Canadian veterinarians – particularly women practitioners – think about suicide more often than the general population and suffer poorer mental health overall, a landmark study by University of Guelph researchers has found.

As an occupation, veterinarians have higher levels of stress, burnout, compassion fatigue, anxiety and depression, and reported more suicidal ideation and lower resilience than Canadians generally, according to the study conducted by researchers in the Ontario Veterinary College (OVC).

Published recently in the Journal of the American Veterinary Medical Association, the study is the first to use psychometric tools to delve into the mental health of Canadian veterinarians and the first to compare results with those of the wider population in Canada or other countries.

The Canadian Press covered the research, with stories appearing in the National Post, CTVNews.ca and elsewhere.

The team surveyed all of Canada’s roughly 12,500 veterinarians working in fields ranging from companion animal care to food safety and agricultural support from February through July 2017. About 10 per cent of practitioners, or about 1,400 veterinarians, responded.

Just over three-quarters of respondents identified as women – a key point, said lead author Jennifer Perret, a veterinarian now completing her PhD with Prof. Andria Jones-Bitton in OVC’s Department of Population Medicine.

Prof. Andria Jones-Bitton
Prof. Andria Jones-Bitton

About 30 per cent of women veterinarians reported a history of mental illness, compared with almost 27 per cent for men. Just over 15 per cent of women reported mental illness at the time of the survey, compared to just over 9 per cent for men.

Given the apparently higher prevalence of poor mental health among female veterinarians and the current demographic shift within the profession from largely male to largely female, there may be a risk of increasing mental health challenges for the veterinary profession, said the researchers.

About 80 per cent of OVC students identify as women.

“Overall, female veterinarians have higher levels of poor mental health outcomes than men,” said Perret. “We really need to focus on supports for women.”

Among the findings:

  • Seventeen per cent of all respondents said they had seriously considered suicide since starting veterinary school — with no significant difference between men and women – compared to about 12 per cent of all Canadians.
  • Women veterinarians reported higher stress than their male counterparts and women overall. Male practitioners reported less stress than men generally.
  • All veterinarians had significantly more burnout than other medical practitioners, with rates higher for women than men.
  • Clinical depression and anxiety were higher among women practitioners than among men. All veterinarians reported higher rates of depression and anxiety than veterinarians in the U.K.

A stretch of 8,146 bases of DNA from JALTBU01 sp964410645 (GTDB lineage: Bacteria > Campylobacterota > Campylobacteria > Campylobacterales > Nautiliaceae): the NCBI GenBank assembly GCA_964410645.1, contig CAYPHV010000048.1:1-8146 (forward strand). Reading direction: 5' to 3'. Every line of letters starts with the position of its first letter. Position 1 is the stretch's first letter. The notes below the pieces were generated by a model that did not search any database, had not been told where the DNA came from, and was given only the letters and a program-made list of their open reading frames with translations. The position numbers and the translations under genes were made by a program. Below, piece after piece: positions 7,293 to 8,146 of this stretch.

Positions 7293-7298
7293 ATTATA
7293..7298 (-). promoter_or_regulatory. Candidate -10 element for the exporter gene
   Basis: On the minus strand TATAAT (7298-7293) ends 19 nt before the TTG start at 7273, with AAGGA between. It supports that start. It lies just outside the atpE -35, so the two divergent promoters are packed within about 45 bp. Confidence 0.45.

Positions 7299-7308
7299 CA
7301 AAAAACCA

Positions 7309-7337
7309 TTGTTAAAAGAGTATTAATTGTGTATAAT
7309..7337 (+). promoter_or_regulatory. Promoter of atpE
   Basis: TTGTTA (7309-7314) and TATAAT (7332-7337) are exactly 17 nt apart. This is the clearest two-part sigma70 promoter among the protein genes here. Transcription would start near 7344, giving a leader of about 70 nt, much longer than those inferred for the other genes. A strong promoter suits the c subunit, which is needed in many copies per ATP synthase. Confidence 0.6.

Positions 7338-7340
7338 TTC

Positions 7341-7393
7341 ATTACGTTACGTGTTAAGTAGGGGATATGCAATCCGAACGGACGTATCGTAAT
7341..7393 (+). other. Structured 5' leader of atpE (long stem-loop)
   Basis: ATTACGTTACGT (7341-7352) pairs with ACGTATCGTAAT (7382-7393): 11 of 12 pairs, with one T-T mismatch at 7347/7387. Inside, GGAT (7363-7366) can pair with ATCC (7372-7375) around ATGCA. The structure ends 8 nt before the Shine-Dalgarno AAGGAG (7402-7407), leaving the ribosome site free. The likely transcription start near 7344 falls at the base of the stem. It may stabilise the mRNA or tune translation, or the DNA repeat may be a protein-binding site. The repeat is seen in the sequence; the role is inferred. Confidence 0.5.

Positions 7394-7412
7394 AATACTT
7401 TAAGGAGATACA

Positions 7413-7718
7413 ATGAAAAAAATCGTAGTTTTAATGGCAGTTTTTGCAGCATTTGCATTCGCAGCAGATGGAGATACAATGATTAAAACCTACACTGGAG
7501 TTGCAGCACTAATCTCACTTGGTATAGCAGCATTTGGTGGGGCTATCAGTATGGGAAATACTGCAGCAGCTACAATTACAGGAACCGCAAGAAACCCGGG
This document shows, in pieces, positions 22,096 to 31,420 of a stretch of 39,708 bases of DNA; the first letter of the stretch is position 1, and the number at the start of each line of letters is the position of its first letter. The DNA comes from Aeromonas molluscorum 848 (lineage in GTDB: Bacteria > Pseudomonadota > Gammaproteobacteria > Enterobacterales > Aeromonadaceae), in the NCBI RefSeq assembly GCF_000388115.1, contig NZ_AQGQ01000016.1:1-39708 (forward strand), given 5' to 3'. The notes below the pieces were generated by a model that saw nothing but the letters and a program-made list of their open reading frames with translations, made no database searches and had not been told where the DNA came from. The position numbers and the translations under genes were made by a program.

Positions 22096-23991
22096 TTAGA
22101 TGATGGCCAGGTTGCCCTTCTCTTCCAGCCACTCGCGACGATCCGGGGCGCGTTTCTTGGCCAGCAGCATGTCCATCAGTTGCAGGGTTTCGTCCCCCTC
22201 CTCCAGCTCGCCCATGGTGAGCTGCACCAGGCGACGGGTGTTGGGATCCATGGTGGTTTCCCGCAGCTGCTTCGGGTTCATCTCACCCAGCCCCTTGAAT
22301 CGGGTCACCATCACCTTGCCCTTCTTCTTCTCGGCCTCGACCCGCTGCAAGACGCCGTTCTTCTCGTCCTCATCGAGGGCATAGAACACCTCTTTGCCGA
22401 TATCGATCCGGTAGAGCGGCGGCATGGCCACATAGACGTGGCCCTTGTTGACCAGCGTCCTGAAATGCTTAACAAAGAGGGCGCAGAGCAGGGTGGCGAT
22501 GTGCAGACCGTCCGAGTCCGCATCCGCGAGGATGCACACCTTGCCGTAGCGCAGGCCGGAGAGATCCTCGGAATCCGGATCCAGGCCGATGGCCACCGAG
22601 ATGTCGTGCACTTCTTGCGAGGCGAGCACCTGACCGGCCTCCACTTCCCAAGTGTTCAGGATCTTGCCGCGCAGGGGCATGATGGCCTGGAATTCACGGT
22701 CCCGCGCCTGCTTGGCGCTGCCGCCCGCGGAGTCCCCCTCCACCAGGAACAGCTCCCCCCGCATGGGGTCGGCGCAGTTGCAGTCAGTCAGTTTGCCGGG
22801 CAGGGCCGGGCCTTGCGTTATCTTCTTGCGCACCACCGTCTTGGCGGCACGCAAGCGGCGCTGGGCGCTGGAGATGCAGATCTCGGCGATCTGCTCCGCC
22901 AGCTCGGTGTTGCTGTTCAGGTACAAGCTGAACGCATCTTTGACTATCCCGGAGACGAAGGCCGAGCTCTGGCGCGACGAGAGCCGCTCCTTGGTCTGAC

• Empathic distress (also called compassion fatigue), defined as a combination of burnout and secondary traumatic stress among caregivers, was higher for women veterinarians than for men. For all veterinarians, levels of burnout and stress exceeded general population rates.
  • Female veterinarians reported lower resilience than men.

Besides hampering quality of life for individual veterinarians, mental health concerns can affect their contributions to public health and their relationships with animals and clients, said the study.

Perret said veterinarians often find themselves caught between a desire to help animal patients and clients’ inability to pay for expensive diagnosis and treatment – a problem she labels as moral or ethical distress.

“We are working with a complicated, three-sided relationship,” she said. “The relationship between the veterinarian and the client is a source of a lot of stress. The relationship with the animal is the source of a lot of satisfaction. Veterinarians are drawn in two ways – you can feel really good about the job while also being fatigued.”

Asked about their support systems, participants said they were most satisfied with support from their life partners, family and friends. Participants were least satisfied with support from their workplace.

The study says research has shown that caregiver mental health can be improved through well-being interventions such as mindfulness and resilience training and improved workplace culture. The researchers also recommend management skills training, reduced working hours and more support services for veterinarians.

Study co-authors were Jones-Bitton, Jason Coe, Deep Khosa, Colleen Best and Amy Greer, all from the Department of Population Medicine. Several belong to OVC’s AWAR2E (Advancing Wellness and Resilience via Research and Education) group intended to promote health and wellness among veterinarians, veterinary students and agricultural producers.